The Los Angeles Police Commission has ruled that several police officers deviated from department policy during the arrest of Keenan Anderson, a 31-year-old teacher and father who died after a traffic stop in January. The commission found that officers restrained and shocked Anderson with a Taser, even after he no longer posed an immediate threat. It was also determined that two officers held Anderson down by the neck, which is considered deadly force under LAPD policy. The incident sparked debates about police handling of individuals in distress and calls for changes to police policies related to traffic enforcement and the use of stun guns.
The ruling by the commission aligns with the conclusions of LAPD Chief Michel Moore and an internal department review board, although the board itself was divided on several policy questions. Anderson’s case gained international attention due to his relation to Patrisse Cullors, a co-founder of the Black Lives Matter Global Network. Los Angeles Mayor Karen Bass strongly condemned the incident and called for accountability.
Veteran civil rights attorney Carl Douglas, who filed a wrongful death lawsuit on behalf of Anderson’s family, welcomed the commission’s ruling as a step towards justice. However, he acknowledged that the fight is not over, as the city has already denied responsibility for Anderson’s death in court motions. Douglas also highlighted the lack of training for officers on appropriate Taser use and the misinterpretation of resistance during encounters.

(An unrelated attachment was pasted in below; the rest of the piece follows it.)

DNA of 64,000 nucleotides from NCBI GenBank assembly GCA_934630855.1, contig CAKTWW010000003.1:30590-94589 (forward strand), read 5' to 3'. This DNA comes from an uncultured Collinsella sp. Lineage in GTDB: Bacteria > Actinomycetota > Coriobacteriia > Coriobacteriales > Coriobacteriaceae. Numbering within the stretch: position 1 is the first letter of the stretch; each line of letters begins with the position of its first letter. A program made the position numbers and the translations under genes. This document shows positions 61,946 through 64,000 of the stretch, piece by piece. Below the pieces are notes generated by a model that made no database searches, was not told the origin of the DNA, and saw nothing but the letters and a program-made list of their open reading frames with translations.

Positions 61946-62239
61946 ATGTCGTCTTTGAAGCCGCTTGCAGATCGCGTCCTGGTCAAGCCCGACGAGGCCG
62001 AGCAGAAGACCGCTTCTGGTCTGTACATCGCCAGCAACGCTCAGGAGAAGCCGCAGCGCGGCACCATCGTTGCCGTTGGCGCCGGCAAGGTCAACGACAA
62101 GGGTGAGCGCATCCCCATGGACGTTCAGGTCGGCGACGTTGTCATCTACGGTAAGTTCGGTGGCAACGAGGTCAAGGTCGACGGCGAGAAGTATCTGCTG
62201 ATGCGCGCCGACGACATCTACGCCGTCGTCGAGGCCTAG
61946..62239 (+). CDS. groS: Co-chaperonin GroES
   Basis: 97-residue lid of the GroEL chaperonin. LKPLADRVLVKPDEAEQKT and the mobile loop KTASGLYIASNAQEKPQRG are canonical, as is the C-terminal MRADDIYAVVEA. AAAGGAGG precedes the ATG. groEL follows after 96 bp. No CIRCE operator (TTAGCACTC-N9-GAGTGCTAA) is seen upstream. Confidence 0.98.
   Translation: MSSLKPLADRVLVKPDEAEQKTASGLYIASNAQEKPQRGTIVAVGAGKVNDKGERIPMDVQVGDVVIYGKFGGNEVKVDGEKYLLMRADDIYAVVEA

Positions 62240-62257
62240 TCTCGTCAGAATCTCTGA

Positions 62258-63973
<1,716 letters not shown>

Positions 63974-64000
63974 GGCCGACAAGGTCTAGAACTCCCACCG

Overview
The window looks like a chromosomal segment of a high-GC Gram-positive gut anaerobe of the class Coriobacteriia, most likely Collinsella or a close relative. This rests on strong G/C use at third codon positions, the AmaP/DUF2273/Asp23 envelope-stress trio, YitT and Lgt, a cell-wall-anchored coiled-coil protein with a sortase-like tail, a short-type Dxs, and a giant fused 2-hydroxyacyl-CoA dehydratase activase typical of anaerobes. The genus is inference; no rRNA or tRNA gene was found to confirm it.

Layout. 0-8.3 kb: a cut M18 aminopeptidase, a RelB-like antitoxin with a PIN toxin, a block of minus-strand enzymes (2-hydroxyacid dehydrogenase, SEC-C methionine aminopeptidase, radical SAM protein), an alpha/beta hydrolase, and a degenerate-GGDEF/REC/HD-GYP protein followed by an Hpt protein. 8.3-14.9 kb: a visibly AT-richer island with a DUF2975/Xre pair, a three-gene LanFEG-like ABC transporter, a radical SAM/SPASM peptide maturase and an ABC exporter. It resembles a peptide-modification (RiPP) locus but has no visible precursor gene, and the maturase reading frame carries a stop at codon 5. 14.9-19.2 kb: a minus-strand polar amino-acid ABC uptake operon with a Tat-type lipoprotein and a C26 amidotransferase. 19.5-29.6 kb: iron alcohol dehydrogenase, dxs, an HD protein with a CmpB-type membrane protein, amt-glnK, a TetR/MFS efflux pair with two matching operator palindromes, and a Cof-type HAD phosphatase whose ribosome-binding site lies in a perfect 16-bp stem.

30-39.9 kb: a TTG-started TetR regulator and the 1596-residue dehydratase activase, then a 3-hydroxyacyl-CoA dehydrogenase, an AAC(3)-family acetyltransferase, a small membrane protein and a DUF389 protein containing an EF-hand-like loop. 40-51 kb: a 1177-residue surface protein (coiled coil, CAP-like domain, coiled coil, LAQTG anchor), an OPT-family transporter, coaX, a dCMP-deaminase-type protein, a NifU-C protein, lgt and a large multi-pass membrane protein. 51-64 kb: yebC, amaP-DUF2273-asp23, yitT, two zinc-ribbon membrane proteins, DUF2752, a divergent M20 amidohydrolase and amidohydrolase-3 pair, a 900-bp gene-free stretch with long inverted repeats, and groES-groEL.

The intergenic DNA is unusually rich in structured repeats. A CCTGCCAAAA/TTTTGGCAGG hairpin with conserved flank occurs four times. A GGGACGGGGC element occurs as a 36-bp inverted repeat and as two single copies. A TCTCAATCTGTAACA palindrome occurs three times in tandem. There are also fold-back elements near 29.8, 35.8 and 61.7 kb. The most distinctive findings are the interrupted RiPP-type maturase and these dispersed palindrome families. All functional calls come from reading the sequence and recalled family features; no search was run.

The Los Angeles Police Protective League, representing rank-and-file officers, strongly disagreed with the commission’s findings, stating that the officers acted responsibly in dealing with Anderson, who was allegedly high on cocaine and caused a car accident before fleeing into traffic. The league argued that Anderson alone was responsible for the outcome.
The encounter leading to Anderson’s death began with a hit-and-run car crash, after which Officer Joshua Coombs encountered Anderson in distress. Anderson initially complied with orders but then ran away, expressing fear for his safety. Coombs, along with Officers Jaime Fuentes and Rasheen Ford, pursued Anderson and eventually restrained him on the ground. Two additional officers, Christopher Walters and Stephen Feldman, later joined in.
The commission’s review of the case resulted in a unanimous decision that all Taser deployments by Officer Fuentes were out of policy. The department’s force review board had initially faulted Fuentes for the final two Taser uses. The commission’s ruling was made during a closed-door session, which was briefly interrupted due to disruptions in the audience.